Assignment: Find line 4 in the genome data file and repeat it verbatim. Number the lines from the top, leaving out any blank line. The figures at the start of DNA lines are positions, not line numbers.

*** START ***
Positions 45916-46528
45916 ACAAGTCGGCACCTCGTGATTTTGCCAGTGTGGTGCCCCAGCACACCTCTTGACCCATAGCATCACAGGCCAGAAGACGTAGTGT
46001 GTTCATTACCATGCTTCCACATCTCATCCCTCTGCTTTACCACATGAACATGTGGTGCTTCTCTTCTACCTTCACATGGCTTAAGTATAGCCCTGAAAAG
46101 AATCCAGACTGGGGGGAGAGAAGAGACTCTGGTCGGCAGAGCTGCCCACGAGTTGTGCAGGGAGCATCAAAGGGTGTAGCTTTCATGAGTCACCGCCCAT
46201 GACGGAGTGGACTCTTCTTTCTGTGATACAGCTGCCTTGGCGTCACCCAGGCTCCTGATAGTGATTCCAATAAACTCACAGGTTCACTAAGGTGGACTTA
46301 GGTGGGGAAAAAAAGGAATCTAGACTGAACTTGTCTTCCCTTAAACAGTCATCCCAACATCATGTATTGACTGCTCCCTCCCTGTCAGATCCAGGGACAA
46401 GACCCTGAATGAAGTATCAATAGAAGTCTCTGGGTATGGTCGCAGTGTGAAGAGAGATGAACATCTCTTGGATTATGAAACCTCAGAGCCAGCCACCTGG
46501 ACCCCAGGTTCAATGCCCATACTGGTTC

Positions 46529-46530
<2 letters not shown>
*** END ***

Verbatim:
46101 AATCCAGACTGGGGGGAGAGAAGAGACTCTGGTCGGCAGAGCTGCCCACGAGTTGTGCAGGGAGCATCAAAGGGTGTAGCTTTCATGAGTCACCGCCCAT